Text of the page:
TECH City has just turned three. There is some confusion over what this actually means, however. Tech firms have been located around Old Street roundabout since at least the 1990s, so it’s really just the anniversary of the government quango dedicated to stimulating them. Yet despite criticism (Sir James Dyson has attacked an obsession with “web fads and video gaming”, and WANDisco’s David Richards has questioned government “table scraps”), Tech City UK has not been the damaging flop many feared.
The Tech City postcode can claim to be the most vibrant place in the UK for business creation, with 15,720 companies formed in EC1V in 2012-13 according to UHY Hacker Young. Tech City research shows that the number of tech/digital companies incorporated in London between 2009 and 2012 rose from 49,969 to 88,215. East London’s tech/digital sector accounted for 40 per cent of the jobs growth in the whole UK tech/digital industry. Tech City UK didn’t create these jobs, of course, but there’s something to be said for its focused approach to easing the barriers to entry and growth. On Friday, the government announced plans to ease visa rules for software developers. Tech City UK will vet applications with the Home Office.
But what next? First, Tech City is obviously not the sole entrepreneurial cluster in London, let alone the UK. In the 15 years to 2012, Cambridge produced 11 billion dollar tech firms and 15 with over $100m in revenue. According to the Cambridge Cluster Map, there are now 1,575 high tech firms in Cambridge, employing 57,140 people. And if Next chief executive Lord Wolfson’s vision of a motorway between Oxford and Cambridge comes to fruition, arguably Britain’s own university-led Silicon Valley equivalent will be found on this cross-country Brain Belt.
London, too, has a more diverse spread of entrepreneurial clusters than often implied. UHY Hacker Young showed that 5,190 businesses were formed in Borough and Bermondsey in 2012-13, particularly in finance, professional services and the creative industries. Bishopsgate and Canary Wharf, meanwhile, attracted 4,900 new City-related firms. The benefit of collaborative networking between startups is now well-understood – in terms of funding, knowledge, and business contacts. London, almost a city of villages, has long seen industries hug together – from the goldsmiths of Cheapside to Soho’s media startups.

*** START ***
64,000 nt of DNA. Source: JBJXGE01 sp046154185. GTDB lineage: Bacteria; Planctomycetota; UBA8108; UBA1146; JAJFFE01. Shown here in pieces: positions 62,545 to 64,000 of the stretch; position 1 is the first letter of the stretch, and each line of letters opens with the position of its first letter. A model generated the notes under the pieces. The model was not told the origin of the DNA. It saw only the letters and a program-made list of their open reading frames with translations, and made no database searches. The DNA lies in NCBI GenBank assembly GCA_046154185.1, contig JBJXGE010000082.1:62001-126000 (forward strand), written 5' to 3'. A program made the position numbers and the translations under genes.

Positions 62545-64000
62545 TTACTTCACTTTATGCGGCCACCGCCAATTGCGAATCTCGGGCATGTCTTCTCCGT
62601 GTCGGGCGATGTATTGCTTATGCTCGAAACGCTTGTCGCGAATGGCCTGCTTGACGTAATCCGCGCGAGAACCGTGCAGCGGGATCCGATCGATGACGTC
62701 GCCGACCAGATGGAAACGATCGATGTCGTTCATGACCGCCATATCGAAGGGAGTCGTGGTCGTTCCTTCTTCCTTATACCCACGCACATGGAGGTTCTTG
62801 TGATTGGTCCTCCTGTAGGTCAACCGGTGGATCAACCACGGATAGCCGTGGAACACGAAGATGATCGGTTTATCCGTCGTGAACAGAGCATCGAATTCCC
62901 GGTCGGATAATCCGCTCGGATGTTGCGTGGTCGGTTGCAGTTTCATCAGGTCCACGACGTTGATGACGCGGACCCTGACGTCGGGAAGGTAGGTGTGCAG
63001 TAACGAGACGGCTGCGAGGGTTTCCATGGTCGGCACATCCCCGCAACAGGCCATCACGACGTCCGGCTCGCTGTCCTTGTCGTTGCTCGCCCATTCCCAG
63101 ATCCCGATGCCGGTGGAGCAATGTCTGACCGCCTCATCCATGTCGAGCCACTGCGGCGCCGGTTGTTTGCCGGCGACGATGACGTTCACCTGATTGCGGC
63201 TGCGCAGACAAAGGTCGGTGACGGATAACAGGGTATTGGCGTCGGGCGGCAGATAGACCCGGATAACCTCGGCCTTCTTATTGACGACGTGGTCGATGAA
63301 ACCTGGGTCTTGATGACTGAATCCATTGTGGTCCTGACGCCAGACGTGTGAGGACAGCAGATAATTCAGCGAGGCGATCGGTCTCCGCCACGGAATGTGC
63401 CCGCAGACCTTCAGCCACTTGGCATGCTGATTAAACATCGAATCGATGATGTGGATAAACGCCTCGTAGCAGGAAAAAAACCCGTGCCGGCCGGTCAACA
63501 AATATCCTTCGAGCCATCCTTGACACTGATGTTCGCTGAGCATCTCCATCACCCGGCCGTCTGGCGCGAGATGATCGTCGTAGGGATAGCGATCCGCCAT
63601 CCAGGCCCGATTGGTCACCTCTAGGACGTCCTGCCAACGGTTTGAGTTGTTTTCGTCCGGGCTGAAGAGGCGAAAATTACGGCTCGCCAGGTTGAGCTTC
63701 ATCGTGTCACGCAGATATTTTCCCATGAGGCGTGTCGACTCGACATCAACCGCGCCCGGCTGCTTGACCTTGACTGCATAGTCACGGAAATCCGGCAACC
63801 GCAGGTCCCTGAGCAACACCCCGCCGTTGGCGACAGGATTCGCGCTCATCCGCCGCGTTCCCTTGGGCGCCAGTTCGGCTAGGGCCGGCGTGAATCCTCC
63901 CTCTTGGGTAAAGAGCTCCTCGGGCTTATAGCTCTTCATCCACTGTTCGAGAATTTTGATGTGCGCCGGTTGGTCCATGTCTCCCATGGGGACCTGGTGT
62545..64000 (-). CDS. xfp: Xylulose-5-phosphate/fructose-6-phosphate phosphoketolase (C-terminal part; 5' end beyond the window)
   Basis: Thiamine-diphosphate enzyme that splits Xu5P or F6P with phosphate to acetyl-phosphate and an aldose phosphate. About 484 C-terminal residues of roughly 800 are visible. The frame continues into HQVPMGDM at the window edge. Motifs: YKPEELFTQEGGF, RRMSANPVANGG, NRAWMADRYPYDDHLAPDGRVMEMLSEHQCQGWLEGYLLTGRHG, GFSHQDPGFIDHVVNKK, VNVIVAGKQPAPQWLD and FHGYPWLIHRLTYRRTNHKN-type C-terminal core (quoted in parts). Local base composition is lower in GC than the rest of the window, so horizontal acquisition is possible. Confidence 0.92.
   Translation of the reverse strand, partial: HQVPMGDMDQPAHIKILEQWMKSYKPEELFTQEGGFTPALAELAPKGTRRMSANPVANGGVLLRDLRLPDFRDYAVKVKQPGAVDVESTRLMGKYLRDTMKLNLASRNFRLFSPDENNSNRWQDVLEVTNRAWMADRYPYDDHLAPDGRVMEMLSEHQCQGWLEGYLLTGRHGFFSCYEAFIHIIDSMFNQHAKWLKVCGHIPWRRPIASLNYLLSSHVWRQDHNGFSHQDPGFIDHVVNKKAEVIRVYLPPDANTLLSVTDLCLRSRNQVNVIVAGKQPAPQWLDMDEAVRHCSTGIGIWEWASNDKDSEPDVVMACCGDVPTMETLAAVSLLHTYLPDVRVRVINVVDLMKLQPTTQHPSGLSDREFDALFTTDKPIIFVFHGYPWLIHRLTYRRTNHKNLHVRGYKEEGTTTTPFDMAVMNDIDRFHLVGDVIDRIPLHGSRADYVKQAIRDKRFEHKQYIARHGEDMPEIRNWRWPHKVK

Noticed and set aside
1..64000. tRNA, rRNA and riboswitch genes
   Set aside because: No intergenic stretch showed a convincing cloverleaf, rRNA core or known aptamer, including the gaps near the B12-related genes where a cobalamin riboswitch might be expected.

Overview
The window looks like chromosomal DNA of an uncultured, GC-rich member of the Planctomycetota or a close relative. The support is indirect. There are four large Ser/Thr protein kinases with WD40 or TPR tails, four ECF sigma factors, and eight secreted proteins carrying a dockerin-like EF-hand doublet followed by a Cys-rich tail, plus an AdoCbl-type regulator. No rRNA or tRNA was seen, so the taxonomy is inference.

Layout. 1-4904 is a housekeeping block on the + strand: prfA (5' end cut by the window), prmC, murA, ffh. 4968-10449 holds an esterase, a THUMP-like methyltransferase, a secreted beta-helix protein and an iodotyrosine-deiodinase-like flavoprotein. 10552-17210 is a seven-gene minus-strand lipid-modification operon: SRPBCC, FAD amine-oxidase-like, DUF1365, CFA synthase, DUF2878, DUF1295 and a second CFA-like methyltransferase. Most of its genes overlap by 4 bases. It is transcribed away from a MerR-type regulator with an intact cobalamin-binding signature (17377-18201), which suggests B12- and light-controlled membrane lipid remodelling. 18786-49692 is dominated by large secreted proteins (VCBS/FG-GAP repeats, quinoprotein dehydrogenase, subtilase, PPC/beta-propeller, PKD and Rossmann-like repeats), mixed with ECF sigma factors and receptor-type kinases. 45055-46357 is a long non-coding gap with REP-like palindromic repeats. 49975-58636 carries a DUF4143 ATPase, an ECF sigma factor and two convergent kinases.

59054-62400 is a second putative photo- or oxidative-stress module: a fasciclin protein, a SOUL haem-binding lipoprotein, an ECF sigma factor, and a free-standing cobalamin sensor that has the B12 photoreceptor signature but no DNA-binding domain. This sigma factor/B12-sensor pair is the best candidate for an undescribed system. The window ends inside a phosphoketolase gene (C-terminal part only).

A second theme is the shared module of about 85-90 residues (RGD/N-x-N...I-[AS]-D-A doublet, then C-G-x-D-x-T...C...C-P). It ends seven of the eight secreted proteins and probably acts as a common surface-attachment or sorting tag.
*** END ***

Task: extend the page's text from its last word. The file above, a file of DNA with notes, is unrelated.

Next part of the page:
But clusters can arguably become too successful. As Taylor Wessing partner Simon Walker says, Tech City’s “initial success was driven by the interaction between content developers and those with digital media skills.” But we’ve seen a pivot, with technology providers like Samsung moving in. William Hill has just opened a 6,000 square foot office in Shoreditch to develop its mobile offering. The result is not malign, but Walker says there’s now “a lack of affordable space in Tech City itself”. Companies have been shifting out to Dalston and Hackney.
This is possibly reflected in the quango’s own strategy – less about boosting startups, more helping companies to scale. This year, Tech City UK head Joanna Shields has announced its Future Fifty – 50 companies deemed to be able to become world-class digital giants. The latest tranche was released on Friday, and will benefit from a year-long programme to boost exposure to institutional investors, gain access to government schemes, and receive bespoke advice.
The group is impressive, including investment network eToro, and online wine merchant Naked Wines. Nick Day, chief executive of fintech company Small World FS, is another. Small World is no rookie. Founded in 2005, it is now Europe’s largest payments services provider with over $100m in revenue, and Day is enthusiastic about Future Fifty. “We are in a growth phase, and we’re looking for support,” he says. And he expects the programme’s impact to grow with time. “There should be a feedback loop. As firms take part, the programme leaders will get into the nuts and bolts of what will accelerate other companies.”
Tom Welsh is business features editor of City A.M.